Apology Lite

Earlier this week, the Connecticut Law Review CONNtemplations published my short article, Apology Lite: Truths, Doubts, and Reconciliations in the Senate’s Guarded Apology for Slavery. The article’s abstract is:

The United States Senate recently offered an apology for slavery, which contained an unusual disclaimer prohibiting its use in any claim for monetary reparations. This Essay examines the legal and moral effects of that apology. It analyzes the role of apology within the slavery reparations debate generally as well as the question of whether a stand-alone apology can be a valid form of reparations. It then examines the moral and symbolic effects of the Senate disclaimer, and offers suggestions for bolstering the apology and furthering the restorative justice goals of reparations.

If you’re interested in the topic, please take a moment to read the article; it’s not particularly long. If you’ve read the piece, I’m curious as to your thoughts about the Senate’s guarded apology. How serious are the concerns set out in Apology Lite? Can a lite apology be effective? Is it better than no apology? And, what do you think about my suggestions for bolstering the Senate apology?

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1 Response

  1. I can’t much top Walter Williams’ reaction (to which you gave only footnote inclusion) but…

    I had to laugh at the Senate disclaimer. It reads a natural and rational reaction to our current legal mindset. Is it too hard to foresee that somewhere within the vast morass of law school clinics would be a group of eager profs and students perusing such a document and wondering if they could somehow make a name (and a buck) off of it (ed. note: for the noblest of reasons, of course).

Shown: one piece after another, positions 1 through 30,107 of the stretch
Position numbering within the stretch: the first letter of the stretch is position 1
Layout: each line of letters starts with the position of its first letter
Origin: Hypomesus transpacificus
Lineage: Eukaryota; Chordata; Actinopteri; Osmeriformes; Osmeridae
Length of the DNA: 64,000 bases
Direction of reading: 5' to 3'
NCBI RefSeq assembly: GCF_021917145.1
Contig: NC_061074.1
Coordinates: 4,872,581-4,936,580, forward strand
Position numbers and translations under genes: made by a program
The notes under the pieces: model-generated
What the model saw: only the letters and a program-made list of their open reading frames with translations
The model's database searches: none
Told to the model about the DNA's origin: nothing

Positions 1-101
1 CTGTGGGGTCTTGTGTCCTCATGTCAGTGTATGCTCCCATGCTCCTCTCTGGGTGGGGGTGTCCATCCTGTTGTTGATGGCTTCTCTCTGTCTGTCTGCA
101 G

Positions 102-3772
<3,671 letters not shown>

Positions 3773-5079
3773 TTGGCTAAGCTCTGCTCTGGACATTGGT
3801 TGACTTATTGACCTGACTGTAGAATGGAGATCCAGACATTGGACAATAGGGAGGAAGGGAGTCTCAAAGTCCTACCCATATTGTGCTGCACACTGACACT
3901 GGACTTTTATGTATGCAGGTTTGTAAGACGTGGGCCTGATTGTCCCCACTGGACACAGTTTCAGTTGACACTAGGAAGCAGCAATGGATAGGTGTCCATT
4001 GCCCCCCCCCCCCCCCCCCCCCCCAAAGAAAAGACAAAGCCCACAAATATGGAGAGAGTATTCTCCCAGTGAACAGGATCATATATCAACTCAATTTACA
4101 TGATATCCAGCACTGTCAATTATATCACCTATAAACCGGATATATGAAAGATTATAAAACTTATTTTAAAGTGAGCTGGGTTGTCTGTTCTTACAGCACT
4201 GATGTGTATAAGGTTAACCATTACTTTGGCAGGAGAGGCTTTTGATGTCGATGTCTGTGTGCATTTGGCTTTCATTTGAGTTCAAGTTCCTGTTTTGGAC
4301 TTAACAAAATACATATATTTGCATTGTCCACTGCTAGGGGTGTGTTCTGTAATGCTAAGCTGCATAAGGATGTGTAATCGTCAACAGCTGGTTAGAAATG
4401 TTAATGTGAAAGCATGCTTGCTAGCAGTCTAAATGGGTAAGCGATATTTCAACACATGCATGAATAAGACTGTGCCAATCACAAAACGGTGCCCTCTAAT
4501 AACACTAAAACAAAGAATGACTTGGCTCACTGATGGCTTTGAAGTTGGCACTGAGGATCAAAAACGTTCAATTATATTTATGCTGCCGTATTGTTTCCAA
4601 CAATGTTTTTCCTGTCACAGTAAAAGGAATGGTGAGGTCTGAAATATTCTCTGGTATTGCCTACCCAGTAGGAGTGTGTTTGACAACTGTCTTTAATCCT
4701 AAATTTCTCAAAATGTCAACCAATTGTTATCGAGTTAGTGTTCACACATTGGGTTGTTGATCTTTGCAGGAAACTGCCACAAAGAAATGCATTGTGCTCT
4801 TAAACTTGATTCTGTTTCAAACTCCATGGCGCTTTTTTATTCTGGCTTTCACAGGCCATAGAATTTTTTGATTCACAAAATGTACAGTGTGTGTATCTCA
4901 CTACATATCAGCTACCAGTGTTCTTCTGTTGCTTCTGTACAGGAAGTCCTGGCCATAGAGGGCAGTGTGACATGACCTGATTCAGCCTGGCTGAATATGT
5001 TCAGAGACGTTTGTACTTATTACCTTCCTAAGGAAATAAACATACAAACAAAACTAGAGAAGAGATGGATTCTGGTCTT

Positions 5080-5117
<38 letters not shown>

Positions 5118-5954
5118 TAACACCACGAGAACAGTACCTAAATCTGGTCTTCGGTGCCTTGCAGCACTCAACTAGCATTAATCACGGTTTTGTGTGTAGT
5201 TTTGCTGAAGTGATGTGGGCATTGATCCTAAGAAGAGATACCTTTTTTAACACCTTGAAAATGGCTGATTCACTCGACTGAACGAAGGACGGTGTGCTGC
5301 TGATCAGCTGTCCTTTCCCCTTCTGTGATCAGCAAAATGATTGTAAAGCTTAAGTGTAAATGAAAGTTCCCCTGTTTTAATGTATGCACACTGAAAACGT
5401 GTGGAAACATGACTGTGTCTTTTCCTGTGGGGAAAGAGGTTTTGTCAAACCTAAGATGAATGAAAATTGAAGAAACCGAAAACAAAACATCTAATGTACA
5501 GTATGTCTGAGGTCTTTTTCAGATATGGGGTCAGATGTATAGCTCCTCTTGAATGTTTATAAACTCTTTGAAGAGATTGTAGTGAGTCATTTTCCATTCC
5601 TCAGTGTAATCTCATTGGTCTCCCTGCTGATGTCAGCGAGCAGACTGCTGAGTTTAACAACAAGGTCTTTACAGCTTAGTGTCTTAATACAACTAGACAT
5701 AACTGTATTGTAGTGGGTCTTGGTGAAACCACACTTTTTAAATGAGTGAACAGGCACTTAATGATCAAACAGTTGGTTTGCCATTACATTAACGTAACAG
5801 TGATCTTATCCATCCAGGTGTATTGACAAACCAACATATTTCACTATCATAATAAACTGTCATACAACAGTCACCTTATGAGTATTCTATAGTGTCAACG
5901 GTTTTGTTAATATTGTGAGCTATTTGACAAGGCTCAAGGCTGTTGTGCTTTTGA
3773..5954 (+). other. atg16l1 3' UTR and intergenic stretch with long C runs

Mr. Williams was right in describing the apology as “political theater”. Many Americans can correctly feel that as awful as slavery was (and is – even though it is no longer a European-descent practice), a broad sweeping apology is not called for. In particular, there are those families who can point to ancestors who lost their lives in the Civil War so steadfastly fought under the leadership of our first Republican Administration.

    The Apology was issued by an overwhelmingly Democratic Senate still in the throes of its Obama crush. You want to question its sincerity, I have no reason to try and talk you out of it. I’m questioning just about everything this Reid-led Senate does.